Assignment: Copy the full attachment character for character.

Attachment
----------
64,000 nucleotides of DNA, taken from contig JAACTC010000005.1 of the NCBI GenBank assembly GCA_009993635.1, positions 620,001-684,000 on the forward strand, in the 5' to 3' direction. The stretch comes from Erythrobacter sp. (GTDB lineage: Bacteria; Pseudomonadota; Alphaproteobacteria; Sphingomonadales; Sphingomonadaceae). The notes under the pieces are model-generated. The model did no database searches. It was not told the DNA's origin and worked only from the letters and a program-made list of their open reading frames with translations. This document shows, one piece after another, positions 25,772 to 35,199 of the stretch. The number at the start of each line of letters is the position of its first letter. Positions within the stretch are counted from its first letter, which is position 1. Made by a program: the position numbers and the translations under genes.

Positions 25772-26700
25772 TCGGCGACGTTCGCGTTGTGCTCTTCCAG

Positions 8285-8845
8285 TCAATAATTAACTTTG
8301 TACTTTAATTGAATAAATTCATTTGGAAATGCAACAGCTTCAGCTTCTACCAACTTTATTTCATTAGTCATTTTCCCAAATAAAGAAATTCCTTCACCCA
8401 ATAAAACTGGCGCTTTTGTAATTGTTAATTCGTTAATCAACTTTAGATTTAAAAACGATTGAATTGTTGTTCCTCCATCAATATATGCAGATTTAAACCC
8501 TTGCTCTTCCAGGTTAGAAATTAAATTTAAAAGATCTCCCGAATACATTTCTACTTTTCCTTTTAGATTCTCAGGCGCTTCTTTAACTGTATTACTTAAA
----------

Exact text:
64,000 nucleotides of DNA, taken from contig JAACTC010000005.1 of the NCBI GenBank assembly GCA_009993635.1, positions 620,001-684,000 on the forward strand, in the 5' to 3' direction. The stretch comes from Erythrobacter sp. (GTDB lineage: Bacteria; Pseudomonadota; Alphaproteobacteria; Sphingomonadales; Sphingomonadaceae). The notes under the pieces are model-generated. The model did no database searches. It was not told the DNA's origin and worked only from the letters and a program-made list of their open reading frames with translations. This document shows, one piece after another, positions 25,772 to 35,199 of the stretch. The number at the start of each line of letters is the position of its first letter. Positions within the stretch are counted from its first letter, which is position 1. Made by a program: the position numbers and the translations under genes.

Positions 25772-26700
25772 TCGGCGACGTTCGCGTTGTGCTCTTCCAG

Positions 8285-8845
8285 TCAATAATTAACTTTG
8301 TACTTTAATTGAATAAATTCATTTGGAAATGCAACAGCTTCAGCTTCTACCAACTTTATTTCATTAGTCATTTTCCCAAATAAAGAAATTCCTTCACCCA
8401 ATAAAACTGGCGCTTTTGTAATTGTTAATTCGTTAATCAACTTTAGATTTAAAAACGATTGAATTGTTGTTCCTCCATCAATATATGCAGATTTAAACCC
8501 TTGCTCTTCCAGGTTAGAAATTAAATTTAAAAGATCTCCCGAATACATTTCTACTTTTCCTTTTAGATTCTCAGGCGCTTCTTTAACTGTATTACTTAAA